Bed bath and beyond bankruptcy

Bed Bath & Beyond is fighting to keep another B word out of its name: bankruptcy. On August 31, the company announced some changes to boost profitability as the brand strives to improve its balance sheet.

The home goods supplier revealed that it plans to cut its workforce by 20%, close nearly 150 stores and close some of its house brands.

The home goods company hopes to revive its dwindling fortunes by cutting general and administrative costs.

In bed with bankruptcy

Sue Gove, Director and Acting Chief Executive Officer, said: “We embrace a simple, back-to-basics philosophy that focuses on better service to our customers, business growth and profitability. In a short time, we have made significant changes and instituted enablers across our business to regain our dominance as the preferred shopping destination for our customers’ favorite brands and exciting products. We have a special presence in the home and baby markets, and we intend to seize our opportunity to be the retailer of choice in the category. »

The company plans to turn around the situation by reducing its selling, general and administrative (SG&A) expenses to $250 million in fiscal 2022. The announcement was met with skepticism by Wall Street and its shares plunged by almost 21%. In early August, shares of Bed Bath & Beyond had fallen to $4.89 per share before rising to $30 in mid-August. Investor Ryan Cohen sold his stake in the home goods company, triggering a wave of panic on risk-averse Wall Street. But the stock rebounded after rumors the company would receive another round of funding.

The company also revealed that it would cut capital expenditures in order to avoid bankruptcy. Previously, it was estimated at around $400 million, but has now been reduced by $150 million to provide sufficient strategic investments and digital capabilities.

The sale of Ryan Cohen triggered the worst one-day decline in Bed Bath & Beyond stock history. Some retailers admitted that the move caught them off guard.

The New Jersey-based company managed to secure $500 million in funding to help it weather the storm. Meanwhile, analysts remain cautious about his attempts to overturn a sinking ship. One even compared it to the reorganization of the lounge chairs on the Titanic. The company will continue to evaluate its portfolio and leases as part of its “strategy for the future”.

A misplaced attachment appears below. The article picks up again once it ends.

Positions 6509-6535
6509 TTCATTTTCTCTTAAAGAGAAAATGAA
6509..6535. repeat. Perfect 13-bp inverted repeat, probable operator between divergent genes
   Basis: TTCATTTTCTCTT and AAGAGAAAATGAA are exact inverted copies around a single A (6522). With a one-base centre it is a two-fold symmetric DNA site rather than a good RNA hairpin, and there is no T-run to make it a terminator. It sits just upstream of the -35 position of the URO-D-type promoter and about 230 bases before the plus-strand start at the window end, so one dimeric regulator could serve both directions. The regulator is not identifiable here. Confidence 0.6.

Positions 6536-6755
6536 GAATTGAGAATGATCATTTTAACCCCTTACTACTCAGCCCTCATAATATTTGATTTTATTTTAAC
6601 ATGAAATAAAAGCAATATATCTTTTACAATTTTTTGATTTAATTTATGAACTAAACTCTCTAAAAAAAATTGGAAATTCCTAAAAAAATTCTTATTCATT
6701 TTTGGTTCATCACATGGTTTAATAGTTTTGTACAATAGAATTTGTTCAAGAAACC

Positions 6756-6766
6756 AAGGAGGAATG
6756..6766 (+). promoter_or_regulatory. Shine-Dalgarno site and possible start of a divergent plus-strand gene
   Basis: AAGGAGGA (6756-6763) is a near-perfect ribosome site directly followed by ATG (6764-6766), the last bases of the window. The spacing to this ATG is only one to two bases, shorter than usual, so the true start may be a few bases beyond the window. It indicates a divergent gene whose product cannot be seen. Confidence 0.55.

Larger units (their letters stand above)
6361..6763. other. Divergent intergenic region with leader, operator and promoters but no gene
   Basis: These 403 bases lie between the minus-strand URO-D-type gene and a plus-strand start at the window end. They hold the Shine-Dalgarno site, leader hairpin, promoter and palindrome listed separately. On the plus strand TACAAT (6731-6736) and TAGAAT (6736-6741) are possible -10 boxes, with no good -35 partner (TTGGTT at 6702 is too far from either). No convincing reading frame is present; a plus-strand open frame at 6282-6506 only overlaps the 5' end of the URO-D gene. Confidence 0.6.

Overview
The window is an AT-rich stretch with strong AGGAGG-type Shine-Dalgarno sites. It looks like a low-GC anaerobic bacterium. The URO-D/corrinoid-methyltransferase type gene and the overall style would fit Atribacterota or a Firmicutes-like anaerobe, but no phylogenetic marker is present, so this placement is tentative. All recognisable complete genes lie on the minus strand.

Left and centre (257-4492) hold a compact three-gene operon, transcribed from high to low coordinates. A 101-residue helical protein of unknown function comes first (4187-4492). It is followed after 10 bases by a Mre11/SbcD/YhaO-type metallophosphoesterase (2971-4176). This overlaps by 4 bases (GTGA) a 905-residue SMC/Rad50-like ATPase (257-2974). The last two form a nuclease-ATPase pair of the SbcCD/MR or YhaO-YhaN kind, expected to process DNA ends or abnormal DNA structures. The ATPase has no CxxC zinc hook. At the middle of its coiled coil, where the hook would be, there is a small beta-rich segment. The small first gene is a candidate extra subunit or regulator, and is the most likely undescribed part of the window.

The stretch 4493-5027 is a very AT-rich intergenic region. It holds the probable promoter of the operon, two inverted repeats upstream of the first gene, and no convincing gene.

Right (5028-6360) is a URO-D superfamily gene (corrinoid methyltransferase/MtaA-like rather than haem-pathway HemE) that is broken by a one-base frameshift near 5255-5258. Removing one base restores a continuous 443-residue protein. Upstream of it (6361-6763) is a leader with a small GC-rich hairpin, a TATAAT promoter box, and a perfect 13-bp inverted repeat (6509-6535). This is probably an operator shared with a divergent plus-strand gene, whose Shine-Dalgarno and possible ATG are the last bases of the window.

Reports have also surfaced claiming suppliers have halted shipments to Bed Bath & Beyond citing unpaid invoices. The company bled its customers as people found cheaper alternatives online and its shares became a “meme stock” due to its volatility. A lot of interest has been generated in the meme stock due to the involvement of Ryan Cohen, who is mostly popular for rallying around GameStop in 2020.

In July, an analyst sounded the alarm over deteriorating conditions at the business and mentioned that some Bed Bath & Beyond stores had cut air conditioning and other in-store utilities to keep costs down. The company, however, vehemently denied the charges.

In the written statement, Gove continued: “We are working quickly and diligently to strengthen our liquidity and secure our path for the future. We took a deep dive into our business and today we are announcing immediate actions to increase customer engagement, drive traffic and regain market share. This includes modifying our merchandising and inventory strategy, which will be anchored in national brands. Additionally, we are focused on driving digital and foot traffic, as well as optimizing our store base. We believe these changes will have a broad-based positive impact on customer experience, inventory mix, supply chain execution and cost structure. The customer drives our decisions and we are committed to providing them with what they want while driving growth, profitability and financial returns. »

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